Or
    2) The “general public” you refer to pay for the roads and let the trucks use them for free.

    Either way the cost to the general public is the same, it’s just the 1st solution allows a transition to a more cost effective alternative, while the second doesn’t.

    I think what you’re really pissed off about is that these FAIR CHARGES show just how good rail transport is, and you’re dreading the day (which will come well soon) when you’re going to have to admit that the rail buyback was a brilliant strategic decision by any fair and reasonable standard.

    God I just hope that the smart people in this country outnumber the stupid smallminded tunnelthinkers come october.

  20. T-Rex – are you using ‘Sod’s “pig-f**ker” logic here with the story about this having been planned for weeks? You know, keep repeating the lie, and it eventually gains traction.

  21. Swampy 21

    The trucking companies’ demands are simple:

    For the government to remember we live in a democratic country and that dictatorial behaviour is unacceptable. Therefore to honour their promise and give a reasonable amount of notice of the intended price rise.

    The second part of it would be a protest against being made to pay for the rail network. The only time a trucking firm should be paying for rail is if they choose to transport goods by that means.

    I see a lot of comments about subsidies. There is not any political commitment from Labour to any system where there is not some sort of subsidy whether it is direct from government or cross subsidy from other users. There has been no policy announcement that I am aware of any initiatives.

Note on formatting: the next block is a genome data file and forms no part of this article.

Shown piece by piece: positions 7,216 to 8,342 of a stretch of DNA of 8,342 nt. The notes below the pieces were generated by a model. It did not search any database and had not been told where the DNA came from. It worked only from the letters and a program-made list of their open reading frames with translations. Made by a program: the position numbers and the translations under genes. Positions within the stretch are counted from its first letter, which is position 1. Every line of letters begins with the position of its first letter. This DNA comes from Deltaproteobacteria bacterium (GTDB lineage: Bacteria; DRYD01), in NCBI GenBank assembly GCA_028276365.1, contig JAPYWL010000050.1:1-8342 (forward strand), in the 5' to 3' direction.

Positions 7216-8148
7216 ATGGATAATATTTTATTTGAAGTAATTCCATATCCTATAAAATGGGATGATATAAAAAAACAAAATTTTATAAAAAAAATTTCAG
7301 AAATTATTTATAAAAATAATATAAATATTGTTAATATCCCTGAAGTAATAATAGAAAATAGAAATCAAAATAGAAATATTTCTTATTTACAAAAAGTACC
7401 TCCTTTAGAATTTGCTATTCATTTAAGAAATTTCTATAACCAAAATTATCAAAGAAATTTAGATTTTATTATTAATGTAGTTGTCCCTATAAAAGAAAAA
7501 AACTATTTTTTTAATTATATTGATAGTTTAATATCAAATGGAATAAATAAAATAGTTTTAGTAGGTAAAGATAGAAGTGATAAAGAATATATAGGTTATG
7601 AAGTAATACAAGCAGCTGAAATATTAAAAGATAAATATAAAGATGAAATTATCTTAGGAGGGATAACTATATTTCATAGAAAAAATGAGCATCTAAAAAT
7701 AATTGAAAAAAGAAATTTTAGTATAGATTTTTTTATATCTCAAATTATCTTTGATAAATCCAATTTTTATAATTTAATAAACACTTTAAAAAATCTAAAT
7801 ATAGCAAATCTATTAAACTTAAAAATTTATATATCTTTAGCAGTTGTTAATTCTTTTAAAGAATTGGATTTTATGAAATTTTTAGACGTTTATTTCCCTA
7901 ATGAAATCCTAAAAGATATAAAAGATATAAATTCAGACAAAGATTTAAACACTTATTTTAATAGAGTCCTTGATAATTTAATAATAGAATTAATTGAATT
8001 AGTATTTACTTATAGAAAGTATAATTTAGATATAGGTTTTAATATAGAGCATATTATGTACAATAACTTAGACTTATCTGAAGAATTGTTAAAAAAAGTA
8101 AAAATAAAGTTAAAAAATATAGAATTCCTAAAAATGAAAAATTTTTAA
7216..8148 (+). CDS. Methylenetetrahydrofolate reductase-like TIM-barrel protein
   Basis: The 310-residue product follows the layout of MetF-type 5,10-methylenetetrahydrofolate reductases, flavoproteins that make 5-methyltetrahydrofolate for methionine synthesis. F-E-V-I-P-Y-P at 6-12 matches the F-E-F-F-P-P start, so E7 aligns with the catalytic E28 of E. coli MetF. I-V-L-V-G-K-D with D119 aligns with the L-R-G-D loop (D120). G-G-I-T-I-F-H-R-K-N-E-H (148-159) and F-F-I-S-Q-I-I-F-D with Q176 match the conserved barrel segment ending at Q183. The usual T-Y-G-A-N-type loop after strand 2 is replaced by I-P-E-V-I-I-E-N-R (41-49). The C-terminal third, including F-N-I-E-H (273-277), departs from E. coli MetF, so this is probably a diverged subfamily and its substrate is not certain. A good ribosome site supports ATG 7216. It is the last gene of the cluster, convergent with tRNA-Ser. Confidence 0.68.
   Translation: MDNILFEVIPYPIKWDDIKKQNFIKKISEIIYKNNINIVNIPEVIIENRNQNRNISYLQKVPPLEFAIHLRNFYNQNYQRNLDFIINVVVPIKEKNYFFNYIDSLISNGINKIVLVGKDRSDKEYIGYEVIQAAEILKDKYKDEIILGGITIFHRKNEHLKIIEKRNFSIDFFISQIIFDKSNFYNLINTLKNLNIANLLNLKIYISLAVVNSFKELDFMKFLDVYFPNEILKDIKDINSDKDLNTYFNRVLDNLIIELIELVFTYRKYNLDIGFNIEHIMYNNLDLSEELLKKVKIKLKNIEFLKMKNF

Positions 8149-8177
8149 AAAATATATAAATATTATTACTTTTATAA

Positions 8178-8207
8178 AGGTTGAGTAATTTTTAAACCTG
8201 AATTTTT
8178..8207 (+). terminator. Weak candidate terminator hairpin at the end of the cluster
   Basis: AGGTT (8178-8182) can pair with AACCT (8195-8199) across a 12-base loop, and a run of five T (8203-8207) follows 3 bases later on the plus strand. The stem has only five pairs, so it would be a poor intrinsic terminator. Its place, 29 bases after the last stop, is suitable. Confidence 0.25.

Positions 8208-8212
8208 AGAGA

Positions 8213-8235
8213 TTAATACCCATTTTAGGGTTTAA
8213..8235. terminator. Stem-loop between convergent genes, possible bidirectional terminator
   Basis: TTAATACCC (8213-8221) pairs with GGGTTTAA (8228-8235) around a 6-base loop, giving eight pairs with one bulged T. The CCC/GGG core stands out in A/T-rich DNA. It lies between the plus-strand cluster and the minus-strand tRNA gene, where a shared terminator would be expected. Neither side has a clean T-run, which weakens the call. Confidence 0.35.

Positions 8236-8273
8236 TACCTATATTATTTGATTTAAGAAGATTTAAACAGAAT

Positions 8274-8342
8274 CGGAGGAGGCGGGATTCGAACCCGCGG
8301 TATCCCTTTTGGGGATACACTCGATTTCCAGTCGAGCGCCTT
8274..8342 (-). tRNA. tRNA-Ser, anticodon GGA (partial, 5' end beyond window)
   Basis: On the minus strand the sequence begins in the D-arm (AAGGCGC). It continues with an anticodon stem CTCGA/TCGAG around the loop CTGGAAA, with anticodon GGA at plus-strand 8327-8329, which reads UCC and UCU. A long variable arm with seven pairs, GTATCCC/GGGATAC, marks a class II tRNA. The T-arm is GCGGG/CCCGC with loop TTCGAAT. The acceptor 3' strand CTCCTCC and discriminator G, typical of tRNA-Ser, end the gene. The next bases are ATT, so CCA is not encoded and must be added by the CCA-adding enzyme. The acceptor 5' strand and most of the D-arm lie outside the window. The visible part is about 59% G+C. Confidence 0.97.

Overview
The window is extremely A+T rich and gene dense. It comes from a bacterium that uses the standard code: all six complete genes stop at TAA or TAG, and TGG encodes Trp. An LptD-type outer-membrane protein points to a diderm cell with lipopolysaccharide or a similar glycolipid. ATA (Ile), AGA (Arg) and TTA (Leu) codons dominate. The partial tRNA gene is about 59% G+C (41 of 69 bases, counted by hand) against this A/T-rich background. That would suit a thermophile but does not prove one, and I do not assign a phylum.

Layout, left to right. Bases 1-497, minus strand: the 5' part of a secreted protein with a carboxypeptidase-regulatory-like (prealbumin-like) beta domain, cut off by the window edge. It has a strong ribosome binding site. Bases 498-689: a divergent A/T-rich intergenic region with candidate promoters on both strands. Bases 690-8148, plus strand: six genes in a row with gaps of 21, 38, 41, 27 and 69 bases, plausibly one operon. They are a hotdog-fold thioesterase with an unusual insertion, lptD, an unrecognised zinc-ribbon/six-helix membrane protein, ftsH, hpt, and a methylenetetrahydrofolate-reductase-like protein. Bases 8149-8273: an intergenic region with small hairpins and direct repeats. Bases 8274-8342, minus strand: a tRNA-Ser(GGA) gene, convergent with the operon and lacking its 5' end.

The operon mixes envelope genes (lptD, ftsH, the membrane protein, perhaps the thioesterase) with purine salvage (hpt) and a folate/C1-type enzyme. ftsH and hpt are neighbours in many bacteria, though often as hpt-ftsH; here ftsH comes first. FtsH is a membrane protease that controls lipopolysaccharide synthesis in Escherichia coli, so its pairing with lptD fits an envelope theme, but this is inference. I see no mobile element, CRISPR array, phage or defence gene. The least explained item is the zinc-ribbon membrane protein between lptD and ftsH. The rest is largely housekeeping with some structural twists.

The only time that a government has proposed such a thing is National in the late 1990s. It was opposed tooth and nail by local councils the same as it was shut down by Labour on election to office in 1999, because none of these institutions wants to hand over the political control that they exercise by running their particular roading networks.

  22. Swampy 22

    I’d like for the people saying “Truckers get a free ride” to justify their comments.

    The fact is that even when rail had a monopoly in freight, exemptions had to be granted because there were so many instances where road transport could, and did, provide a better service even though the rail network was a government department that routinely lost large sums of money.

    This was how many of NZ’s once much greater network of branch lines was largely shut down in the second half of the 20th century. An accepted fact under State monopoly control.

    The government just pushing the line that private business is evil as they did when Cullen said that one of the big things of this deal was to avoid paying subsidies to a private Australian company, doesn’t wash here. The government gets most of its income from the private sector by way of taxation and levies. As history shows, communism doesn’t work.

  23. What’s hard to understand, Swampy? Truckers are protesting because they think it’s unfair to be charged for maintenance of the roads they use. Not only is that a crap reason to protest at first glance, it’s even crapper at a second glance, when you consider they’ll just pass the road user charges onto us anyway.

    If anybody’s going to justify anything here, you might want to think of a justification for your bizarre claim that road user charges are being directed to maintenance of rail infrastructure.

  24. fitzyp 24

    If I see any trucks loitering in Newmarket tomorrow I’ll be sure to whip it out.
    cheers

  25. I can justify my comments.

    “There is an exponential relationship between axle load and pavement damage (i.e., as axle weight increases, pavement damage increases exponentially)”. Large vehicles with small numbers of axles do huge damage. A 40 tonne truck causes 1000 times the road wear of a 2 tonne large car.